It is the church which perfect truth perfects. The church of believers is great, and its bosom most ample; it embraces the fullness of the two Testaments. -Ephraem, Against Heresies (ante A.D. 373).
Now I accept no newer creed written for me by other men, nor do I venture to propound the outcome of my own intelligence, lest I make the words of true religion merely human words; but what I have been taught by the holy Fathers, that I announce to all who question me. In my Church the creed written by the holy Fathers in synod at Nicea is in use. -Basil, To the Church of Antioch, Epistle 140:2 (A.D. 373).
There you go! The early church fathers have spoken so the issue is settled. Mr. Staples is on safe ground with rejecting Sola Scriptura because all the early church fathers are “unanimous” and uniform in their rejection of Sola Scriptura right? Wrong. Let’s take a look at a few more quotes from some other early church fathers.
For concerning the divine and sacred Mysteries of the Faith, we ought not to deliver even the most casual remark without the Holy Scriptures: nor be drawn aside by mere probabilities and the artifices of argument. Do not then believe me because I tell thee these things, unless thou receive from the Holy Scriptures the proof of what is set forth: for this salvation, which is of our faith, is not by ingenious reasonings, but by proof from the Holy Scriptures. -Cyril of Jerusalem, A Library of the Fathers of the Holy Catholic Church (Oxford: Parker, 1845), “The Catechetical Lectures of S. Cyril” Lecture 4.17.
The holy and inspired Scriptures are fully sufficient for the proclamation of the truth. -St. Athanasius, Against the Heathen, I:3, quoted in Carl A. Volz, Faith and Practice in the Early Church [Minneapolis: Augsburg Publishing House, 1983], p. 147.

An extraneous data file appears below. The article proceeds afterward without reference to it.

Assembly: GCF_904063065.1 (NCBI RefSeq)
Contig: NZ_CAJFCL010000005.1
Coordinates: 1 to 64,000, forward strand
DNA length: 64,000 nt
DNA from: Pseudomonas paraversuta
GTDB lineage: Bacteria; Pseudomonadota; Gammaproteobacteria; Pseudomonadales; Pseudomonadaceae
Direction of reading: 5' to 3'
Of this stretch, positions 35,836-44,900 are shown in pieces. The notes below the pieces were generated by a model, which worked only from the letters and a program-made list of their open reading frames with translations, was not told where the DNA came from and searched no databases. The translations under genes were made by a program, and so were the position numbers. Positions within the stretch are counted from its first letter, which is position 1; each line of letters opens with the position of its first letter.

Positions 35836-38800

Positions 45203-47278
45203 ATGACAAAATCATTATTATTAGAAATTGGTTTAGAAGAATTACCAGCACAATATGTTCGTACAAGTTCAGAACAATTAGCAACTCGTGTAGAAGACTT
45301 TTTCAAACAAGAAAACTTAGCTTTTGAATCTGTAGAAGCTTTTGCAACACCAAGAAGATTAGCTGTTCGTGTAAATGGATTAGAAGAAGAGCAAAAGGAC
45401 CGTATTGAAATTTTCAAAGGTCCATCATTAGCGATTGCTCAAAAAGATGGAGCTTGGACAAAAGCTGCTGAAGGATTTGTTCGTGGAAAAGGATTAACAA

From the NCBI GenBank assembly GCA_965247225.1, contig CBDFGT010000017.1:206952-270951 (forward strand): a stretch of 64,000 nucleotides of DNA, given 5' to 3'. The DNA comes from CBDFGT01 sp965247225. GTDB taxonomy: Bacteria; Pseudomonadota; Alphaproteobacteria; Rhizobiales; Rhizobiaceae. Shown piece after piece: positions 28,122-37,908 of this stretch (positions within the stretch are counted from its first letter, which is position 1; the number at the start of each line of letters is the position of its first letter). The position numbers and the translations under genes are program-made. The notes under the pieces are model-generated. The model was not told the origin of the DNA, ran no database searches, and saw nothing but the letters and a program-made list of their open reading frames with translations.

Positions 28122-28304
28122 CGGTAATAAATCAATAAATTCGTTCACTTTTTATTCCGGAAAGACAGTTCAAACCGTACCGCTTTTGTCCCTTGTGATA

What is the mark of a faithful soul? To be in these dispositions of full acceptance on the authority of the words of Scripture, not venturing to reject anything nor making additions. For, if “all that is not of faith is sin” as the Apostle says, and “faith cometh by hearing and hearing by the Word of God,” everything outside Holy Scripture, not being of faith, is sin. -St. Basil the Great, Letter 189 [to Eustathius the physician], 3, in The Nicene and Post-Nicene Fathers, Second Series, Vol. VIII, p. 229.
What do these quotes mean? They mean that there is no “unanimous consent” of the early church fathers. There is no uniform understanding against Sola Scriptura. Even St. Basil, quoted in both blocks, didn’t give a consistent rebuttal to Sola Scriptura. Mr. Staples should not have been so quick to reject Sola Scriptura because he cannot give us a uniform witness against Sola Scriptura on the Roman Catholic side. Not only that, the Bible speaks about the Scriptures being God-breathed in 2 Timothy 3:16-17:
All Scripture is breathed out by God and profitable for teaching, for reproof, for correction, and for training in righteousness, that the man of God may be complete, equipped for every good work. -ESV
It is clear from reading church fathers that they were not uniform on Sola Scriptura. However, the Bible is uniform. It never changes because it is “breathed out by God“. It is the Roman Catholic’s job to prove to us that their tradition is God-breathed. If they can’t then we have no reason to stand on their tradition because it is not uniform nor “unanimous”. Instead, as Cyril of Jerusalem said, “we ought not to deliver even the most casual remark without the Holy Scriptures”.
Thanks for reading.
Posted on March 9, 2012, in Christianity, Theology and tagged Bible, Catholic Church, early church fathers, reformed theology, Scripture, Sola Scriptura, theology, truth. Bookmark the permalink. 1 Comment.